The Gumbo Shop. Gumbo is a Louisiana creation, and your life is not complete until you have had a good bowl of it. Avoid the fancy restaurants and head to The Gumbo Shop at 630 Saint Peter Street, where many locals believe you will find the best in town. — R.W.
A typical night on Frenchman Street. Photo by Natalie Weil, MD.
Frenchmen Street, described as the "locals' Bourbon Street," is a colorful, eccentric, and hip scene where the best music of New Orleans happens! It's also a great place to try casual gourmet bites (tapas at Three Muses) or one of the best burgers in town at Port of Call. And don't forget to check out the adorable Frenchmen Art Market in between your walks to the live shows!" — Lisa Dang, native New Orleanian and resident, LSU/Ochsner Ophthalmology Program
Adolfo’s. Located on the second floor of a building on Frenchmen Street, Adolfo’s doesn’t take reservations. The wait, however, is part of the experience, with live music at the Apple Barrel Bar downstairs. What should you order? Anything with ocean sauce. If you want to impress friends who visited New Orleans once, then tell them you had oysters at Acme; if you want to impress locals, tell them you went to Adolfo’s! — R.W.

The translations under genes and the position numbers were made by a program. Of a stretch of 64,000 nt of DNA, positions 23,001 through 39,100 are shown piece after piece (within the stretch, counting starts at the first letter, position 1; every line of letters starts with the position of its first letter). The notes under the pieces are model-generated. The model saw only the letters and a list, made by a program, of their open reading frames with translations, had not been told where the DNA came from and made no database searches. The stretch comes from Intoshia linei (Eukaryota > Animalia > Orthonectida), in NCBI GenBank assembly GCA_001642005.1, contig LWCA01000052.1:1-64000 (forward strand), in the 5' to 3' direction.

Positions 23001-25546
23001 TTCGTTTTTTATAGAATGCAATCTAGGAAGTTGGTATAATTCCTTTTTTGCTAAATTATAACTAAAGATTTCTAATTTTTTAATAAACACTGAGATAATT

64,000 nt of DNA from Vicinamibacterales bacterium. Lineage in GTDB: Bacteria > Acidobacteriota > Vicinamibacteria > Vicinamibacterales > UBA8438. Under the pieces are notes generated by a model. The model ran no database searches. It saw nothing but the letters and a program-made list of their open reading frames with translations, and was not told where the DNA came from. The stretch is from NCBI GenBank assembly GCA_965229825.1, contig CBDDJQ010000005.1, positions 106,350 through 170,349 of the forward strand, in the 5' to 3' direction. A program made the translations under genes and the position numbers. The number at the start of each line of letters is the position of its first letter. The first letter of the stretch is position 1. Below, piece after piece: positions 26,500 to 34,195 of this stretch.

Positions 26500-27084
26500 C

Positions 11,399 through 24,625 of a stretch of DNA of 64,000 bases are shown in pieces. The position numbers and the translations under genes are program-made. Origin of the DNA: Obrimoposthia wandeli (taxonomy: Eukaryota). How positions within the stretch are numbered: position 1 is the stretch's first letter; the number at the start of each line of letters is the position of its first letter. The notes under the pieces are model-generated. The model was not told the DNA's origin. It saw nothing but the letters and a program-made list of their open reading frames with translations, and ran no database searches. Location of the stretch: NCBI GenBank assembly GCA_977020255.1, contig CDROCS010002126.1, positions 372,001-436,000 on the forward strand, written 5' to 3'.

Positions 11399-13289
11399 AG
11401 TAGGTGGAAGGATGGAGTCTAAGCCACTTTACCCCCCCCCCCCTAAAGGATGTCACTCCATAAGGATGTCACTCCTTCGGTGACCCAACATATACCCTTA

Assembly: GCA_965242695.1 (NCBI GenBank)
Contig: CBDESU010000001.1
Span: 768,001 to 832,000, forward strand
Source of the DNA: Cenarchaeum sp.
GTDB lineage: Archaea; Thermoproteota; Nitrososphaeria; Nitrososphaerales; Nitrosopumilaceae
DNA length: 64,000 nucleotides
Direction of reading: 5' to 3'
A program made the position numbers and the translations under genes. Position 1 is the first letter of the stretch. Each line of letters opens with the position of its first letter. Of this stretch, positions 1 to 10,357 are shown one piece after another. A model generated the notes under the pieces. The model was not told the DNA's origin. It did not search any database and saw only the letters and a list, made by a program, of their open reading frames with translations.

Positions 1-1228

Dr. Watson and his wife Mary Esther Watson at a New Orleans Saints football game.
Spotted Cat and Snug Harbor. Both of these clubs are located on Frenchman Street, a locale similar to what Bourbon Street used to be like in the ‘60s. Although the strip is only three to four blocks long, every club on it is a jazz or music venue that has great local artists — all with fewer tourists! Snug Harbor is a traditional jazz venue in the sense that you’ll need to buy tickets. It’s a sit-down establishment with a candlelit table type of feel, whereas the Spotted Cat is more of a walk-in-and-party type of joint. Irvin Mayfield’s is another great jazz venue located in the Royal Sonesta hotel. It’s probably the most upscale jazz club in the city, as it’s brand new and resembles a modern New York City jazz venue. — B.K.W.
Blue Nile, Café Negril and the Balcony Music Club. You’ll also have plenty of options for live music at these venues on Frenchman Street. There are usually bands playing right on the street during the weekend, so exercise the city’s lack of an open-container law and jam outside! — Thomas W. Jones, MD, Tulane University resident
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